Heritage Spaces68
Virginia Woolf and the Artistic Heritage of St. Ives69
“The little bit of power I had myself”: Lady Lasswade’s Shifting Sense of Place in The Years75
Through the Arch: The Country House and the Tradition of English Tyranny in Woolf’s Between the Acts82
Heritage Hoarding: Artifacts, Archives, and Ambiguity, or, the Saga of Virginia Woolf’s Standing Desk88
“Against you I will fling myself, unvanquished and unyielding, O Death!”: Vanessa Bell’s Death of the Moth Dust Jacket as Monument to Virginia Woolf95
Literary and Cultural Heritages104
Virginia Woolf in Greece:“Curious contrasts!”: Hellenism and Englishness105
Whose Idea of Tragedy? Mrs Dalloway and the Ancient Greek Tradition111
Silence, Darkness, and Dirt: Mysticism and Materiality in The Years and Between the Acts117
Virginia Woolf Reads the Romantics124
A Critical Heritage: Virginia Woolf, Leslie Stephen, and Walter Scott130
“Where Childhood’s dreams are twined”: Virginia Woolf and the Literary Heritage of Lewis Carroll136
Queer Pasts142
Sex and Literary History in Orlando143
Queer Elizabeth: Early/Modern Feeling in Orlando and Elizabeth and Essex149
Persuading Rachel: Woolf and Austen’s “little voyage of discovery”156
“The world…seen from this angle undoubtedly looks queer”: History, Heritage, and the Queer Domesticity of Between the Acts163
Modernism and Heritage170
Resetting the Type: An Exploration of the Historical Sense in Mrs. Dalloway171
Kenya Colony and the Kenya Novel: The East African Heritage of “A Very Fine Negress” in A Room of One’s Own177
Leonard Woolf’s Fear and Politics: A Debate at the Zoo: Satirical Heritage as Apocalyptic Prophecy183
Virginia Woolf and the War on Books: Cultural Heritage and Dis-Heritage in the 1930s191
Gender Roles and the War Machine: An Undergraduate Roundtable on Virginia Woolf’s Legacies198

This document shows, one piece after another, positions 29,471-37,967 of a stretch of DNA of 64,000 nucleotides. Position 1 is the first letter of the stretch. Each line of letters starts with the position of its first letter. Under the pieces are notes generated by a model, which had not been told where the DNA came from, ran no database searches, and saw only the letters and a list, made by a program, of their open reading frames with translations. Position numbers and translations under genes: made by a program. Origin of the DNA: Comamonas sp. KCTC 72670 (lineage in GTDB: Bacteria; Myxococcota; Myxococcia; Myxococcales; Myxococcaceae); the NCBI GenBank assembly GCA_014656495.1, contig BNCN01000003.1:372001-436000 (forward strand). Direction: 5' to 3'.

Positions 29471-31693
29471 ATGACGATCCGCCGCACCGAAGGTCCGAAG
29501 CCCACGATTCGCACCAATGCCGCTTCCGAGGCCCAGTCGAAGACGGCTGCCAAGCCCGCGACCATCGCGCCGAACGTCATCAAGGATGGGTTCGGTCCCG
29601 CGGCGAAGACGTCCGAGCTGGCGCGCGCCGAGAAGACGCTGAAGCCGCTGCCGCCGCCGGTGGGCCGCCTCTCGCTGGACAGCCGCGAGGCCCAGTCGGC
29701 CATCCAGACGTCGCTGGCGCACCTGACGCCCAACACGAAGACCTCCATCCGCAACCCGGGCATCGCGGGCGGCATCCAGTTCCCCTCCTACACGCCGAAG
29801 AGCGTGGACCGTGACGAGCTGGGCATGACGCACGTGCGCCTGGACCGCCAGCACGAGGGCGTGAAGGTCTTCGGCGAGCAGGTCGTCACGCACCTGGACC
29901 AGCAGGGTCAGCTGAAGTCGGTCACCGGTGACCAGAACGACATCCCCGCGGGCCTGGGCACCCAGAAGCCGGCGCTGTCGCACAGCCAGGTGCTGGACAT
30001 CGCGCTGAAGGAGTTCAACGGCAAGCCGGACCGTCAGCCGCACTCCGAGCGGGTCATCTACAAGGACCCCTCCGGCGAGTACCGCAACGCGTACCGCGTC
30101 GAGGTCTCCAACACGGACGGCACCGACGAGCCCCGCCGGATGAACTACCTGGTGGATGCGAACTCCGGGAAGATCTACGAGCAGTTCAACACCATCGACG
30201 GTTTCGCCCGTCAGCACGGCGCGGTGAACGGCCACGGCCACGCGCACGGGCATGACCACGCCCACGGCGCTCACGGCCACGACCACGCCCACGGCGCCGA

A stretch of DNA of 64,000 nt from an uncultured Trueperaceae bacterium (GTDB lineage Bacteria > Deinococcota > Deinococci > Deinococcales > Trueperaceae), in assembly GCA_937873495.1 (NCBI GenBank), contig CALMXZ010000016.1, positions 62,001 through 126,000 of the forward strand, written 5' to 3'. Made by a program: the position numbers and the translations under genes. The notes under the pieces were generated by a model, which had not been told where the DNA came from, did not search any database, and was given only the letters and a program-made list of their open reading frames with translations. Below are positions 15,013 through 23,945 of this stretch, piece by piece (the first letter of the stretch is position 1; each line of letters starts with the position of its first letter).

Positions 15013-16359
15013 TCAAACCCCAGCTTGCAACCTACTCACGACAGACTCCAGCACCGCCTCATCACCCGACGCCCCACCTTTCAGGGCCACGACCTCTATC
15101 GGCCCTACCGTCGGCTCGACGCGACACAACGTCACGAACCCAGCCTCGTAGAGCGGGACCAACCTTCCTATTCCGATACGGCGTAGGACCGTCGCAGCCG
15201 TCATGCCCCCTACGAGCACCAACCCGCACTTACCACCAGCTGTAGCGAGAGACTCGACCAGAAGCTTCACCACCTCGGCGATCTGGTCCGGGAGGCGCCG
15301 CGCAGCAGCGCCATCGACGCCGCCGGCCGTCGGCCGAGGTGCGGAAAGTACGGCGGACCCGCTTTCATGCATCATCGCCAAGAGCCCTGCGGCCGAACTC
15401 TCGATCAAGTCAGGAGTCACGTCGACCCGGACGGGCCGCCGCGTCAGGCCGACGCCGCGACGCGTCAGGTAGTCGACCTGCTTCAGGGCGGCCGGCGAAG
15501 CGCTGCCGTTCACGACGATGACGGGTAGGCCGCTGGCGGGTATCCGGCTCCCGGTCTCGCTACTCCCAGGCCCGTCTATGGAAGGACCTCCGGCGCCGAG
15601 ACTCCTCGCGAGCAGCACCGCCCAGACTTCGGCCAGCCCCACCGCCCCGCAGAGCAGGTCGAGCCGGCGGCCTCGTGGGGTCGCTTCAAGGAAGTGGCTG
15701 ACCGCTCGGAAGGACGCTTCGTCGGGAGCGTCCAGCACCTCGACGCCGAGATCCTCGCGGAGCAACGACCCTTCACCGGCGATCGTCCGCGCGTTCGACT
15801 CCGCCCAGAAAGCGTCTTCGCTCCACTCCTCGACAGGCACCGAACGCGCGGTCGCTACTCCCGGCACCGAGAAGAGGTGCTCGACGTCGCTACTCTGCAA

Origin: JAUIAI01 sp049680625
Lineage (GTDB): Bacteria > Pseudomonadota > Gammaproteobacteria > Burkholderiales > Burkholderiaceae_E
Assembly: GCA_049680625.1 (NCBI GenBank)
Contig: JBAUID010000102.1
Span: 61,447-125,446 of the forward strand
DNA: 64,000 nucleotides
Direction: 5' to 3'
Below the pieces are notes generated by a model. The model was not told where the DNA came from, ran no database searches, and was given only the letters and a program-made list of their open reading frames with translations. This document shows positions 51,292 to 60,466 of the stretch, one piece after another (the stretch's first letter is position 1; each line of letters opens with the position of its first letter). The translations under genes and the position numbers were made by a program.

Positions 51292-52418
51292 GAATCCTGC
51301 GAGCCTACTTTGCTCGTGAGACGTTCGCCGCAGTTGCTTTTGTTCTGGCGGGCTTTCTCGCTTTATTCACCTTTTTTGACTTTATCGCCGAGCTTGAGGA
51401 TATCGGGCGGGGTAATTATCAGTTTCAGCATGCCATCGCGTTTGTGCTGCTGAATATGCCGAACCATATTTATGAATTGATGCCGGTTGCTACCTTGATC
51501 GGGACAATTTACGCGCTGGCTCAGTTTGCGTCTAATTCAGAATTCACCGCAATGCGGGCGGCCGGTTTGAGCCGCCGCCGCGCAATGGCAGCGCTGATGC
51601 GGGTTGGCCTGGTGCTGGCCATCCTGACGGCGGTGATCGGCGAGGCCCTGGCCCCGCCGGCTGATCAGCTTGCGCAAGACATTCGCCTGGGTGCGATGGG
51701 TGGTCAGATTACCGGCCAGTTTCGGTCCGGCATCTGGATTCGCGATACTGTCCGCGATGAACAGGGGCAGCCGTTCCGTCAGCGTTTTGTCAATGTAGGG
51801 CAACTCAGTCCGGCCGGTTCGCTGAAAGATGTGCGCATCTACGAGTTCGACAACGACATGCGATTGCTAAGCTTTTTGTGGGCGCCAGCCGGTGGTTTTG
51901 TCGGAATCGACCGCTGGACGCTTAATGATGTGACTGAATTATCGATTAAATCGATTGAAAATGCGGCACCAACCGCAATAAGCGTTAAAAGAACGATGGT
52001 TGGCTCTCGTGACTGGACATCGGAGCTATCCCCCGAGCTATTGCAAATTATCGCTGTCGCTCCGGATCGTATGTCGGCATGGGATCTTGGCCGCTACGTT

Writing Lives and Histories204
The Play of Fact and Fiction in Virginia Stephen’s “The Journal of Mistress Joan Martyn”205
“Writing the history of my own times”: Virginia Woolf and the Diary211
Heritage, Legacy, and the Life-Writing of Woolf and Rhys217
Life as Legacy: Truth, Fiction, and Fidelity of Representation in Biographical Novels Featuring Virginia Woolf223
From the Author to the Icon: A Heritage of Virginia Woolf in French Biographies and Biofictions232
Flights of Archival Imagination: Woolf’s Transcendent Materiality in Contemporary “Archive Fiction”238
Woolf's Legacies 244
“A shadow crossed the tail of his eye”: The Reception of Virginia Woolf in Romania: Heritage Transformed245
Woolf’s Imaginarium: Exploring Virginia Woolf’s Legacy to Contemporary Polish Culture251
An Office of Her Own? Alice Munro and the Legacy of Writing with In-Authority259
Thinking Back through Virginia Woolf: Woolf as Portal in Lidia Yuknavitch’s The Small Backs of Children266
The Malicious Gene: An Evolutionary Games Strategy? Woolf’s Hawkish Inheritance272
“Some ancestral dread: ”Woolf, Autobiography, and the Question of “Shame”279
Notes on Contributors296